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IN RE: BROOME COUNTY DEPARTMENT OF SOCIAL SERVICES, on Behalf of Cheryl L. WHEELER, Appellant, v. Horace P. KELLEY, Respondent.

Decided: February 19, 2015

Before: McCARTHY, J.P., LYNCH, DEVINE and CLARK, JJ. Robert G. Behnke, County Attorney, Binghamton (Mark Bice of counsel), for appellant.

Appeal from an order of the Family Court of Broome County (Connerton, J.), entered September 25, 2013, which, in a proceeding pursuant to Family Ct Act article 4, denied petitioner's objections to an order of support.

Petitioner, the assignee of the mother of a minor child (hereinafter the mother), commenced this child support proceeding in May 2013 pursuant to Family Ct Act article 4. Petitioner became the assignee of the mother's right to receive support for her minor child upon the mother's receipt of public assistance (see Social Services Law §§ 348, 571[1]; Matter of Livingston County Commr. of Social Servs. v. Pragle, 294 A.D.2d 906, 907 [2002] ). The issue presented on this appeal is whether the Support Magistrate had the authority to limit the duration of an order of support obtained by petitioner for “so long as [the mother] receives temporary assistance.” Petitioner contends that the support order must continue because the statute does not permit Family Court to terminate a support order upon the termination of public assistance. We agree.

Review of the record confirms that after concluding that there is “nothing in the Family Court Act that says the order shall continue” upon the termination of public assistance, the Support Magistrate held that it was not appropriate to continue the order once the mother's public assistance case closed because the mother did not appear at the proceeding. In our view, this was error. First, we note that while the court may have placed the mother on notice of the hearing, she was not a party nor was she joined as a necessary party to the proceeding (see Family Ct Act § 571[2] ). Moreover, the statute clearly provides that a support order issued in favor of a social services district as assignee pursuant to Family Ct Act § 571(1) “shall direct that payments be made directly to the support collection unit, ․ so long as there is in effect an assignment of support rights to such district. Further, the order shall provide that when the person or family no longer receives public assistance, payments shall continue to be made to the support collection unit, unless the person or family requests otherwise” (Family Ct Act § 571[3][a] [emphasis added] ). This statutory directive avoids a gap in payment, while providing a mechanism for payments to be made directly to the recipient parent (see Matter of Friedlander v. Friedlander, 244 A.D.2d 812, 814 [1997] ). Here, in direct contravention of the statute, the Support Magistrate's order provided that payments only had to be made while the mother received public assistance. While the statute entitles the mother to commence a de novo support proceeding upon the cessation of her public assistance benefits (see Family Ct Act § 571[3] [b]; Matter of Burke v. Palermo, 190 A.D.2d 1075, 1076 [1993] ), we discern no basis for Family Court's conclusion that the order of support automatically terminates. In our view, therefore, Family Court erred when it denied petitioner's objections to the order of the Support Magistrate.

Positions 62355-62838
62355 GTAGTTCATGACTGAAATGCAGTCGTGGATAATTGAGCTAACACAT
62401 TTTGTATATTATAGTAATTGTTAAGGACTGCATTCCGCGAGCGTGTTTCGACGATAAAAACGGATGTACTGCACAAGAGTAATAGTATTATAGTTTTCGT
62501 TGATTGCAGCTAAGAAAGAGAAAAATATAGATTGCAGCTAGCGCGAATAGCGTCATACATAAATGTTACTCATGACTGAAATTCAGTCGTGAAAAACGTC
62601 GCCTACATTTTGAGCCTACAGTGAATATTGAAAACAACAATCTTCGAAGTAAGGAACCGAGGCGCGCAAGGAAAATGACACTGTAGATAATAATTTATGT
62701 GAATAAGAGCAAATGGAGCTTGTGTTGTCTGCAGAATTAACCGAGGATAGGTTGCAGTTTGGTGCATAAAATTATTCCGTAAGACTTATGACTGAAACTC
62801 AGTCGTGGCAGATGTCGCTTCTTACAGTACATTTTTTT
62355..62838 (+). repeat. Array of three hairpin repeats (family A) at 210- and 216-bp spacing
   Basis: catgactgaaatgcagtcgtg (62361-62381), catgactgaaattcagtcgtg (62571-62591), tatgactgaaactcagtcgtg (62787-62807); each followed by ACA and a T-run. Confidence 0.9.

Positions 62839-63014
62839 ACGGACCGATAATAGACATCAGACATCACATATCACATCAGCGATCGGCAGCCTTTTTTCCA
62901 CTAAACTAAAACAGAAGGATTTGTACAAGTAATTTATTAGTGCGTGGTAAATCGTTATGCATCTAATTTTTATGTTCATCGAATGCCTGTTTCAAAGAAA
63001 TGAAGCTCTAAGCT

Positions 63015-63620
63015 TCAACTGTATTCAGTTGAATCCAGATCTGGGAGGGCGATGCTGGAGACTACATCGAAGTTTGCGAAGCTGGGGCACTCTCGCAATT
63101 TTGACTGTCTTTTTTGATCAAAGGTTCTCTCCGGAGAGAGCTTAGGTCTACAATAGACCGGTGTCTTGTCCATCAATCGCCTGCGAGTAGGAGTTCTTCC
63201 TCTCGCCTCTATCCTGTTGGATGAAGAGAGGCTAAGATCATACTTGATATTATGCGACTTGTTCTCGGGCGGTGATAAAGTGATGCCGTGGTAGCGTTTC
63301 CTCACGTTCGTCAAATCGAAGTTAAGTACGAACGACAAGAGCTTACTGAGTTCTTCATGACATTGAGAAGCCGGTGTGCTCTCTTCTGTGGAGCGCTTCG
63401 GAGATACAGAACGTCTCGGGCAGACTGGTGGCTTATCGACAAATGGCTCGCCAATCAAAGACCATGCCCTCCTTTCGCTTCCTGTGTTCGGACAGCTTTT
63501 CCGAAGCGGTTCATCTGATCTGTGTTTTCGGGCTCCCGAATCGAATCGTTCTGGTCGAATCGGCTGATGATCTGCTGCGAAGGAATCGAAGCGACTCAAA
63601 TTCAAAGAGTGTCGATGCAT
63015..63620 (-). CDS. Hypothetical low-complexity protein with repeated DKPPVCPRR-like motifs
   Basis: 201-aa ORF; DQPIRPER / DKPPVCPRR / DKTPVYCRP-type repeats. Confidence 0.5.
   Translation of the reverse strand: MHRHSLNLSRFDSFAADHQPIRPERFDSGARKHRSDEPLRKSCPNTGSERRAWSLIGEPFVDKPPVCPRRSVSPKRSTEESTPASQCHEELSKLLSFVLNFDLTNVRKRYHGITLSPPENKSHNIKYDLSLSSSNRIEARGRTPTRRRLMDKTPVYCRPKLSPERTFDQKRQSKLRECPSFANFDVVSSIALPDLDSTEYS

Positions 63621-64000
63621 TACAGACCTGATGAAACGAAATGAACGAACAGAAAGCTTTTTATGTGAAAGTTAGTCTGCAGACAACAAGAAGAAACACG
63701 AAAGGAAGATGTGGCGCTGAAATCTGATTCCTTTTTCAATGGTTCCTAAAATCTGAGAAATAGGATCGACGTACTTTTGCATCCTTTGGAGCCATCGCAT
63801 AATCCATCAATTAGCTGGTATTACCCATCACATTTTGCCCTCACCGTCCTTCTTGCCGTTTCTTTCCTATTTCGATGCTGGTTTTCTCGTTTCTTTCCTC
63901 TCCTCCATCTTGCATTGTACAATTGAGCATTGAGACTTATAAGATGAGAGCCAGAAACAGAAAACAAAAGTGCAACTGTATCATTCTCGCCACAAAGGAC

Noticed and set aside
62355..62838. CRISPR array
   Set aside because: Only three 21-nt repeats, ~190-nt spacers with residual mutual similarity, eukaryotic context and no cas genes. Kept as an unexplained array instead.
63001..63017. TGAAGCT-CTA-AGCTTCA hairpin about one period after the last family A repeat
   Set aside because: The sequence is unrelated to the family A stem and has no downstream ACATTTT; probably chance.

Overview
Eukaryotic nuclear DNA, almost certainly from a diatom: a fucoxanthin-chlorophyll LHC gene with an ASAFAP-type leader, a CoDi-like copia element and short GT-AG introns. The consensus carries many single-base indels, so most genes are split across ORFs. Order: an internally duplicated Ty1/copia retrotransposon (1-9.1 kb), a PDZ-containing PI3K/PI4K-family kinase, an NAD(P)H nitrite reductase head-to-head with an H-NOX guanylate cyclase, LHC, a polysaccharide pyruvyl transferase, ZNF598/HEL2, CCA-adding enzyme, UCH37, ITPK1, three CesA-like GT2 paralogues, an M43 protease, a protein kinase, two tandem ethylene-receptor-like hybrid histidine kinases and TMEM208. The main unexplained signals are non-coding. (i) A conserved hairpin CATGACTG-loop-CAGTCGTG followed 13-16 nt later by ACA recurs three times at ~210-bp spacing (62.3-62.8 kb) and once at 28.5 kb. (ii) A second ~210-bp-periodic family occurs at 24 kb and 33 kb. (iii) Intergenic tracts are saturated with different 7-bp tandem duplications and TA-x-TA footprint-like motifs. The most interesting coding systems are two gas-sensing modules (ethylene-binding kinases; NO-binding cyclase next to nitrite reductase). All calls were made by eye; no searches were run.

ORDERED that the order is reversed, on the law, without costs, and matter remitted to the Family Court of Broome County for further proceedings not inconsistent with this Court's decision.


McCARTHY, J.P., DEVINE and CLARK, JJ., concur.

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